We use four widely used ranking metrics to evaluate the performance of all comparison methods. Generally, the higher ranking metrics are, the better performance we get. The first two ranking metrics are precision@N and recall@N (denoted by Pre@N and Rec@N). We set for the ease of comparison in our experiments.

where is the number of annotations contained in both the ground truth and the top-N results produced by the algorithm; is the number of annotations in the top-N produced results but not in the ground truth; and is the number of annotations contained in ground truth but not in the top-N generated results.

We also report the results in Mean Average Precision (MAP) and Area Under the Curve (AUC), which take into account all the image labels to evaluate the full ranking.

where denotes the sample space and is an example of . , where and

denote the Precision and Recall, respectively.

where denotes the set of training triplet pairs;

is a sigmoid function and

aims to capture the relationship between positive annotation and negative annotation for image .

Comparison in Training Time

We compare the different models in terms of training time. Specifically, Table 3 summarizes the theoretical time complexity of all the comparison methods by iterating all annotation sets; and Table 4 shows the specific training time on the OpenImages, NUS-WIDE and IAPR-TC12 datasets. The results show that our approach gains up to 5.02 times improvements in training time compared with other comparison methods in the OpenImages dataset.

Model Time Complexity
Table 3: The theoretical time complexity of all the comparison models in each iteration, where k is the size of the embedding space, T is the average number of sampling trials for negative sampling.
Model OpenImages NUS-WIDE IAPR-TC12
VSE-ens 7.1h 24.83h 0.95h
WARP 35.65h 51.46h 2.38h
Opt-AUC 10.13h 25.06h 1.82h
Table 4: Training time comparison on the three datasets

In Table 3, our model precomputes rankings every SGD update (as described in Algorithm 1), which can be finished in amortized runtime. Then it will draw a rank r, the rank of negative sample in and a latent factor f in , resulting in the additional time complexity around . For the WARP model, most time is consumed and determined by the negative sampling, which can be noted as . For Opt-AUC, although the time complexity for each SGD update is lowest among these models, it takes more training iterations for convergence since most negative examples selected by the uniform sampler are not informative.

In Table 4, our VSE-ens spends 7.1 hours in training on the OpenImages dataset, whereas WARP costs 5 times more training time. On the NUS-WIDE dataset, the improvement our model reaches is about 2x faster than WARP. Similar observation can be made on the IAPR-TC12 dataset. Besides, our proposed sampling also consistently takes shorter time than Opt-AUC, because VSE-ens requires less number of iterations to reach convergence. More specifically, our approach can reach the stable status and converge at around 200 iterations, WARP costs 150 iterations (thus more costly for each iteration), and Opt-AUC takes around 800 iterations to complete the optimization in our experiments.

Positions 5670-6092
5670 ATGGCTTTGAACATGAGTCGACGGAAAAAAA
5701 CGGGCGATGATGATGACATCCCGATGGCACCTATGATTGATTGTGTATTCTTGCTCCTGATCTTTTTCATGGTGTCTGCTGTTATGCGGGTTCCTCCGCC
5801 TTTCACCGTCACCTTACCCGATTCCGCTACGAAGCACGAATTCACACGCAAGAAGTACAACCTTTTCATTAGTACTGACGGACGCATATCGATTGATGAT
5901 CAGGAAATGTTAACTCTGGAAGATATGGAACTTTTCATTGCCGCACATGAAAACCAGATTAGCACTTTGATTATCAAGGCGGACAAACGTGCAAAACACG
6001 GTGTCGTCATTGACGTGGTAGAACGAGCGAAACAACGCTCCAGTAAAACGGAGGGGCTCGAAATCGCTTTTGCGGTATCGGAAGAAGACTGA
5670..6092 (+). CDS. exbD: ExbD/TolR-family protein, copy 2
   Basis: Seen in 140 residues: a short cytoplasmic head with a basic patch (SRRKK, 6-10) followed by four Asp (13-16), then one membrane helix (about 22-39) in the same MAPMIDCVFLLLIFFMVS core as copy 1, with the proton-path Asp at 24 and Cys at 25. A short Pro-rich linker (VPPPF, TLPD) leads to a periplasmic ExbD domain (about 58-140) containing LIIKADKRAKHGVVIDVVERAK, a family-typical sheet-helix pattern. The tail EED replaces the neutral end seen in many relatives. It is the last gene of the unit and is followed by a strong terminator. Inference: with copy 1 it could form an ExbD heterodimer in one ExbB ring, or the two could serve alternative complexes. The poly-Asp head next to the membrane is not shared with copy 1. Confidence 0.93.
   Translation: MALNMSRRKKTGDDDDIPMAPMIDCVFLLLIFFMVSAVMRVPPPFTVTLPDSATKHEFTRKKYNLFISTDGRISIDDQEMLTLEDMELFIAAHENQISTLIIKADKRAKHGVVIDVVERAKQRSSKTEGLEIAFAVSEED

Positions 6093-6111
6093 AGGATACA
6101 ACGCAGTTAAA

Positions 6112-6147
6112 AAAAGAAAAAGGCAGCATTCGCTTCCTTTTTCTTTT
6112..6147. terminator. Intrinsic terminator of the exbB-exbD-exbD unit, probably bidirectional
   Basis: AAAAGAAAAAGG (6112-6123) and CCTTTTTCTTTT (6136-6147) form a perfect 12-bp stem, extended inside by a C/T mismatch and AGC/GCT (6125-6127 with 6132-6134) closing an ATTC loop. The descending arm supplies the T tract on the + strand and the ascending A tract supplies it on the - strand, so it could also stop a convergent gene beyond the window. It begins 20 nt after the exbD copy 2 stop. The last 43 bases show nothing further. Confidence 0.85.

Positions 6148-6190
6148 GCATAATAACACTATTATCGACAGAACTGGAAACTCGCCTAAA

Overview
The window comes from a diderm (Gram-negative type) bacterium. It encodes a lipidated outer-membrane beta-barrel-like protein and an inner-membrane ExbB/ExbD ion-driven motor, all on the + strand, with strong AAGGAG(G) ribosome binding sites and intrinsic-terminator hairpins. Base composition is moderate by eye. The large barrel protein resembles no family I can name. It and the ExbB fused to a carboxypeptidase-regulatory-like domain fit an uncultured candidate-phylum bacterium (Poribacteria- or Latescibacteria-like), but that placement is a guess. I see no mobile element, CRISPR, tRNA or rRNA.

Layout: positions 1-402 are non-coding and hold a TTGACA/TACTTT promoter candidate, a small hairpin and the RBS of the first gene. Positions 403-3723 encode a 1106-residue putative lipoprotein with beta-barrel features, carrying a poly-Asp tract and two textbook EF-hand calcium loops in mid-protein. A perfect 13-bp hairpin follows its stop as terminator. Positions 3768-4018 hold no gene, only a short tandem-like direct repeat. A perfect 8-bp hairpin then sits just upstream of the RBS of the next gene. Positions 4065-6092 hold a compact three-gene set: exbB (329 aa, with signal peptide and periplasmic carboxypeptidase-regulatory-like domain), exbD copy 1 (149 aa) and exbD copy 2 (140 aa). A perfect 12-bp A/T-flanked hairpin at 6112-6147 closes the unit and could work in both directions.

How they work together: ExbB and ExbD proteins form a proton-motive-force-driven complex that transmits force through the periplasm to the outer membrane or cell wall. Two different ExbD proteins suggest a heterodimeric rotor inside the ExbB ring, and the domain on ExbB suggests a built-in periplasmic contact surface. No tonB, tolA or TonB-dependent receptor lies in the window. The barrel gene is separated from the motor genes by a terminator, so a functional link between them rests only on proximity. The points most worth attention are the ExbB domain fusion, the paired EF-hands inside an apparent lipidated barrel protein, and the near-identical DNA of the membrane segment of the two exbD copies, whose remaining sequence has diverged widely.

Comparison in Ranking Accuracy

The ranking accuracy of all the comparison models is shown in Table 2, where the percentage of improvements that our approach gains relative to WARP is also presented in the last row of each dataset. In general, our model achieves the best performance in ranking accuracy. Specifically, WARP is a stronger baseline than Opt-AUC, given the fact that the higher ranking accuracy is achieved across all the datasets. Our VSE-ens model outperforms WARP in all testing datasets, with a large portion of improvements. In particular, the improvements on NUS-WIDE are the most significant, which can reach up to around 166% in terms of MAP. This implies that our adaptive negative samplers are more effective than the uniform samplers used by WARP and Opt-AUC. Note that the amount of improvements vary quite different among datasets, which may be due to the different statistics of our datasets, and require further study as part of our future work.

In conclusion, our VSE-ens approach cannot only greatly reduce the training time in sampling positive-negative annotation pairs for each image, but also effectively improve the performance of image annotation in comparison with other counterparts across a number of real datasets.